Throughout the book Zero to One, the central contrarian question that Peter Thiel addresses is, What important truth do very few people agree with you on?
Everyone of today’s most famous or familiar ideas was once unknown or unsuspected, be it in the field of science, or business. Today the Pythagoras Theorem is a part of elementary mathematics, but the relationship between a triangle’s sides was a secret for a millennia. Pythagoras had to work on it very hard before discovering it.
Thiel talks about three kinds of human goals:
- Easy: Goals that can be satisfied with minimal effort. Conventions.
- Hard: Goals that can be satisfied with serious effort. Secrets.
- Impossible: Goals that cannot be satisfied, no matter how much effort you put. Mysteries.
Knowing conventional truth is important, but this knowledge doesn’t give you an edge. Conventional truth is what you were taught in schools and colleges. But to build the future, you need to satisfy the hard goals. You need to uncover secrets.
Learning to build a chat app maybe hard work for you, but it’s something that has already been figured out (by humanity), documented, and shared. It maybe hard for you on a personal level to achieve it (especially if you are prone to procrastination), but it’s an easily achievable goal nonetheless—one without many unknowns. The actual hard goal is to turn a simple internet messaging app into a WhatsApp, or to find an entirely different way to build a chat app-one which is at least 10x better than the current method.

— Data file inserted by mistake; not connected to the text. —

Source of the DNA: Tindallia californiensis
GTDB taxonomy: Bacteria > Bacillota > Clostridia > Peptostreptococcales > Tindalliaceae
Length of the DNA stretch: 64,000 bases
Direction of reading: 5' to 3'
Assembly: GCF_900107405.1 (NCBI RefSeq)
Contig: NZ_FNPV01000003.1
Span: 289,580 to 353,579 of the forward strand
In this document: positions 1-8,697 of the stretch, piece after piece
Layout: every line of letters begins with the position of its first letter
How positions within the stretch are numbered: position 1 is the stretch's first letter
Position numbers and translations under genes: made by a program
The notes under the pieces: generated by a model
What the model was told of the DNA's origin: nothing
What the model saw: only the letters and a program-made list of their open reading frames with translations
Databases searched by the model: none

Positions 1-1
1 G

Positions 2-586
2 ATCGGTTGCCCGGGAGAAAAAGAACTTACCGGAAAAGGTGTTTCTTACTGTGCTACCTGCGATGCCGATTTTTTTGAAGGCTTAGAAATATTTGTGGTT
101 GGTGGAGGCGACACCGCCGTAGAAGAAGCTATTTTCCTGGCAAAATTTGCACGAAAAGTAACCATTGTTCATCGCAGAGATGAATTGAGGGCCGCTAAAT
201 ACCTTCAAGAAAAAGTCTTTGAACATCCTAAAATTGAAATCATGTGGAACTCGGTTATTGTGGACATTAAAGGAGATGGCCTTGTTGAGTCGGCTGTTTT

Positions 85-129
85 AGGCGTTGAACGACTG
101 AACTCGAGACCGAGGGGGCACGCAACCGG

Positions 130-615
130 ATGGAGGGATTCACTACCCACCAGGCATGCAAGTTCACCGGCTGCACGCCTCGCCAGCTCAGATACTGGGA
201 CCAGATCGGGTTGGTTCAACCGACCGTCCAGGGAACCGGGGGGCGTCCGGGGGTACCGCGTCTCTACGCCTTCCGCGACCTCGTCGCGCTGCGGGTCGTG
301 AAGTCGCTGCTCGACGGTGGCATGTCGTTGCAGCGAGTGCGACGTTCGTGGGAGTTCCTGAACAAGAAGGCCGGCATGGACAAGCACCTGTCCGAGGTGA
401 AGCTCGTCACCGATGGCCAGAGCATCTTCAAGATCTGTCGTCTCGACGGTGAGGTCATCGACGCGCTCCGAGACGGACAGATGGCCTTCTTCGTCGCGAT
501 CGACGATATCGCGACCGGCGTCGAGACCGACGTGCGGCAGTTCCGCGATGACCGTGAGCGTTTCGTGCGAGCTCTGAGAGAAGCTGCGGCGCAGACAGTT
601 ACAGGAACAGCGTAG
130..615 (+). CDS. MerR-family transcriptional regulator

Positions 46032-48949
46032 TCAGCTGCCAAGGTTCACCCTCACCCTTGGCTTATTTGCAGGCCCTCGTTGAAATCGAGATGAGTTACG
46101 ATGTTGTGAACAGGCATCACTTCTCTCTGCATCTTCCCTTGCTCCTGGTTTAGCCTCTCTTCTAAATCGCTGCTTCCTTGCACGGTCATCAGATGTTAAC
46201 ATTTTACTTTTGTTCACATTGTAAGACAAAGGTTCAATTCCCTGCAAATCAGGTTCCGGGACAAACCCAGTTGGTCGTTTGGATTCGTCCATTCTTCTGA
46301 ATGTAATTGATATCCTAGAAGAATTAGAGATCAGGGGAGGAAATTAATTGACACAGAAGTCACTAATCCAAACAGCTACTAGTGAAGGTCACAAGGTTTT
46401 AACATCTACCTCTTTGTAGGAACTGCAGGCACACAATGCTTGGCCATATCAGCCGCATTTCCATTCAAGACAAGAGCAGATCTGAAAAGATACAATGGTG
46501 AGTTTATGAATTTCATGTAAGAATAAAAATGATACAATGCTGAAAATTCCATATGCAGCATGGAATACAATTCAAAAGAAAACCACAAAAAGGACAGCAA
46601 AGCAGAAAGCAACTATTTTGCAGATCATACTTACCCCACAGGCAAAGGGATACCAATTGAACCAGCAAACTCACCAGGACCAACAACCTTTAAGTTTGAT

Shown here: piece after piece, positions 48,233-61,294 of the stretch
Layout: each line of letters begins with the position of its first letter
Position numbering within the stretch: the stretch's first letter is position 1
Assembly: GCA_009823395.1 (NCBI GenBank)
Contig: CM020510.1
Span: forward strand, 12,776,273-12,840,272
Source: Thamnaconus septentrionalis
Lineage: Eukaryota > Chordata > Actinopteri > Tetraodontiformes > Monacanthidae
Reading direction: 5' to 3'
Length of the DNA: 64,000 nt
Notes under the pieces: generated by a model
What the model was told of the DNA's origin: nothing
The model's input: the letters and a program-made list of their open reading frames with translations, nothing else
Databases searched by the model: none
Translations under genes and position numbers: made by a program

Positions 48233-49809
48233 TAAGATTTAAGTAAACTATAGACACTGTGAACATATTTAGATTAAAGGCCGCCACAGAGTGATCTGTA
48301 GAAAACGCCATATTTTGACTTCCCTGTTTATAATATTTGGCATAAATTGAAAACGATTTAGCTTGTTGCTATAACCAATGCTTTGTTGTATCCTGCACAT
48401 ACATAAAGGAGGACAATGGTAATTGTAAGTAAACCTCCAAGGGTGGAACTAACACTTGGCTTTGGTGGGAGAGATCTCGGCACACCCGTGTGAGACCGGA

A secret is something important yet unknown, hard but doable, and not impossible.
However, most people behave as if there are no secrets left to find-that all the problems in the world are either solved, or impossible to solve. Others simply believe that it’s not their job to solve them.
Thiel mentions four social trends that are responsible for our disbelief in secrets:
- Incrementalism: We are taught that the right way to do things is to proceed one step at a time, one day at a time, one pay check or one grade at a time. In school you would easily get an A for doing exactly what you were asked for-as long as you do it a tad bit better than others. It’s very likely that you won’t be rewarded for doing something that isn’t part of the syllabus, not matter how well you do it.
- Risk Aversion: People are genuinely afraid to take risks because they are afraid to be proven wrong. By definition, a secret hasn’t been vetted by the mainstream, and is most likely an unpopular opinion. Not many people would agree with it, or support it. The pursuit of secrets leads to a lonely life. The prospect of being lonely but right is itself hard. The prospect of being lonely and wrong can be unbearable. It’s safer to steer far away from this route.